Before the holidays, DJ Olsen told us about his no-fail technique for creamy sorbet. The key, he explained, is creating an invert sugar. Below he explains how he does it for his Hachiya Persimmon Sorbet. This is a method for making sorbets of all types. Generally, with this particular method, sorbet ratios are as follows: 100% fruit purée to 100% sugar syrup (recipe follows) to 50% filtered water. However, since Hachiya persimmon purée is particularly sweet, we’ve found cutting down the amount of sugar syrup used, upping the fruit purée, and adding some acid (in the form of lemon juice) makes for a more delicious sorbet which also retains its special orange color. As to the three sugars used in the syrup (sucrose in the form of granulated sugar, maltose in the form of corn syrup, and powdered dextrose), they combine with fructose (in the persimmon pulp) to form an invert sugar, which in turn helps prevent crystallization in the sorbet, keeping it creamy as it freezes. It was fortunate this year at the market that Jeff Rieger of Penryn Specialities had frozen hachiya persimmon pulp for sale. But it’s easy to make. Just take very ripe hachiyas, scoop the flesh into a food mill and purée, then proceed with the recipe.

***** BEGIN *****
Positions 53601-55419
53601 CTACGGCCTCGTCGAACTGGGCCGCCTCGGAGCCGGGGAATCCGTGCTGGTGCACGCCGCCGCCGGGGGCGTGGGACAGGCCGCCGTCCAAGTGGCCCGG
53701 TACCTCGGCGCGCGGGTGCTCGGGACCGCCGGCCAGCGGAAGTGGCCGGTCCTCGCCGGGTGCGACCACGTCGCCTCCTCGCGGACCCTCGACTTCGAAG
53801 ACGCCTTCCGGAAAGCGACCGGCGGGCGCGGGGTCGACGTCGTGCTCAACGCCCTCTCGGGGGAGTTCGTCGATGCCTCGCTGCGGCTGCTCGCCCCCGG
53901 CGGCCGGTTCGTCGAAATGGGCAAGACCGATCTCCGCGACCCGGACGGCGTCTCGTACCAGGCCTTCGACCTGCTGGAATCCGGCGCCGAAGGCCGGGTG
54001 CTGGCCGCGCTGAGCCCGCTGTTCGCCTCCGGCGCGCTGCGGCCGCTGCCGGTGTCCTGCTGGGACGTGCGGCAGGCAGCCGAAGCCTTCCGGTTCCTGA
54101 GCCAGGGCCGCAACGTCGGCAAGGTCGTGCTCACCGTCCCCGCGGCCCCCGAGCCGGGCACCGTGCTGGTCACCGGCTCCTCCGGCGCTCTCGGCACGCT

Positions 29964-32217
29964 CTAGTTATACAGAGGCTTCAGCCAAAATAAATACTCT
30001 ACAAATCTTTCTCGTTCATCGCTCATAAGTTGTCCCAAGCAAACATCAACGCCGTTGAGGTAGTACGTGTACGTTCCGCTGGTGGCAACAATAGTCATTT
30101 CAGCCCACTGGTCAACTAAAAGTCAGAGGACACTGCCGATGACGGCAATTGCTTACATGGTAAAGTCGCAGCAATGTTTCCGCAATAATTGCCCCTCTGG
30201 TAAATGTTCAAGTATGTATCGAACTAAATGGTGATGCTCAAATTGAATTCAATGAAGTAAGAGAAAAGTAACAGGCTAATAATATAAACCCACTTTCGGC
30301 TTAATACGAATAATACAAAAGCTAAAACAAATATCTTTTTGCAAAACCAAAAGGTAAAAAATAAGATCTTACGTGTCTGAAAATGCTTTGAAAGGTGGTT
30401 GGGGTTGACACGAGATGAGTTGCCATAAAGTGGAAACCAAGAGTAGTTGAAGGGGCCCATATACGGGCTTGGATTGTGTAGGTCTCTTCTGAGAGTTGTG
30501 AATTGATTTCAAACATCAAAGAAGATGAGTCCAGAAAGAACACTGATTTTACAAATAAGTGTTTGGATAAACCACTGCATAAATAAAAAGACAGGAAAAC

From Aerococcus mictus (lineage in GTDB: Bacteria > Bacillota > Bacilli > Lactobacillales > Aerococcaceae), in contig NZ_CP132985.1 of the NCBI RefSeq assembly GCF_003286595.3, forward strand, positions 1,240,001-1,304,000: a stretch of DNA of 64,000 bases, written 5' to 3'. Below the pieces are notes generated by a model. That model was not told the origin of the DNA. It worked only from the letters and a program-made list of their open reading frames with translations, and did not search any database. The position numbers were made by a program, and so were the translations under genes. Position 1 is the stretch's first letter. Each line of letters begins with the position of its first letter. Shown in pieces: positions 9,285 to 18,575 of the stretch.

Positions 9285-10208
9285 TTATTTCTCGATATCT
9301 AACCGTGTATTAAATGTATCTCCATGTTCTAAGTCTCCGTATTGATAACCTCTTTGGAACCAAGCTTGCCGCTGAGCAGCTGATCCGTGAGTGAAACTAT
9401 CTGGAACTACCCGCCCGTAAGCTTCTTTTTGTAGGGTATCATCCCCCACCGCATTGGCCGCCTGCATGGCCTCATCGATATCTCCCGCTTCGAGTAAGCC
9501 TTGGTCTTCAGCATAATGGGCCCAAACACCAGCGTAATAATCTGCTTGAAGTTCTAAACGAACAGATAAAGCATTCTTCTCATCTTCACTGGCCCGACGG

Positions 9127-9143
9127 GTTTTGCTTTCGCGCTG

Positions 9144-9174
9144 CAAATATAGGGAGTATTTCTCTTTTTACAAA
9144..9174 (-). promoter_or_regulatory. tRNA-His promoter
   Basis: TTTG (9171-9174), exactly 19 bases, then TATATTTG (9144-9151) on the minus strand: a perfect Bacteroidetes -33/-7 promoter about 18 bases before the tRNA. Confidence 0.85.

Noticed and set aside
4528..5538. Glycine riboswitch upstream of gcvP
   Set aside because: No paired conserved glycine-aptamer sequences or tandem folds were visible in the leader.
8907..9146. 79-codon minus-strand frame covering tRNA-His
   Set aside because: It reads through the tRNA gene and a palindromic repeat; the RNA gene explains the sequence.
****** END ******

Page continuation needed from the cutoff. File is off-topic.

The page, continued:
Keep reading for DJ’s recipe…
Chef DJ Olsen
THE BLACK CAT
yield: 2 qt.
24 fluid ounces hachiya persimmon purée
16 fluid ounces sugar syrup (recipe follows)
10 fluid ounces filtered water
1/4tsp kosher salt
juice from one med-sized lemon
1. Blend everything together; chill a minimum 5 hrs before freezing
2. Churn in ice cream maker as per manufacturer’s instruction
3. When churned to soft-serve consistency, place in freezer to set further, minimum four more hours.
We serve three scoops of the sorbet on a rectangular plate, along with fresh pink pomegranate seeds (from Laura at JJ’s Lone Daughter Ranch), a few Whitney Farms blueberries, and a little french butter cookie called a “punition.” It’s a beautiful plate!
Sugar Syrup for Sorbets
6C granulated sugar
3C filtered water
1C light corn syrup
1/4C powdered dextrose
1. Place everything in a sauce pan; heat, stirring occasionally until all sugars have dissolved.
2. Let cool; place in a sanitized container; refrigerate until needed (should be used cold); can be frozen up to three months